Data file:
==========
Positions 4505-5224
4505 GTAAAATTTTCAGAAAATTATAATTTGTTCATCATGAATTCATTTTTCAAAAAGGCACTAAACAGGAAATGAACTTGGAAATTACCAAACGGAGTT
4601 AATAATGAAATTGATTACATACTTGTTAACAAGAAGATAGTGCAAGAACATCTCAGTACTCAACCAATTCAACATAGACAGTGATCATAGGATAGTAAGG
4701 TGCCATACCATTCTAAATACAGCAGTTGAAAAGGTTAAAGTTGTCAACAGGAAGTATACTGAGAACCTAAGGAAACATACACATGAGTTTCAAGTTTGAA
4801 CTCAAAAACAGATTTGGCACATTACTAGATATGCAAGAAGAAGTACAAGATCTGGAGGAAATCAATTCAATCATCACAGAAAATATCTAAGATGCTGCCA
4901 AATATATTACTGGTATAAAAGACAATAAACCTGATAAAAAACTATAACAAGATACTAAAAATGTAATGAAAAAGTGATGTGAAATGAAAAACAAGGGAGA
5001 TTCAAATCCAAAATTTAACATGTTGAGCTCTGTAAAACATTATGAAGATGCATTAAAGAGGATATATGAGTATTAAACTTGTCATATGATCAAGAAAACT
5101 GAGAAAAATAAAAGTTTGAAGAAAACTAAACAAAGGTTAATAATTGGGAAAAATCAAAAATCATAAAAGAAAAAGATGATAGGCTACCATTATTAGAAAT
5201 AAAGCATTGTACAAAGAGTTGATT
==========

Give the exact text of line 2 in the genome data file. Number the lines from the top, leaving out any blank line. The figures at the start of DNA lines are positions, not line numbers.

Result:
4505 GTAAAATTTTCAGAAAATTATAATTTGTTCATCATGAATTCATTTTTCAAAAAGGCACTAAACAGGAAATGAACTTGGAAATTACCAAACGGAGTT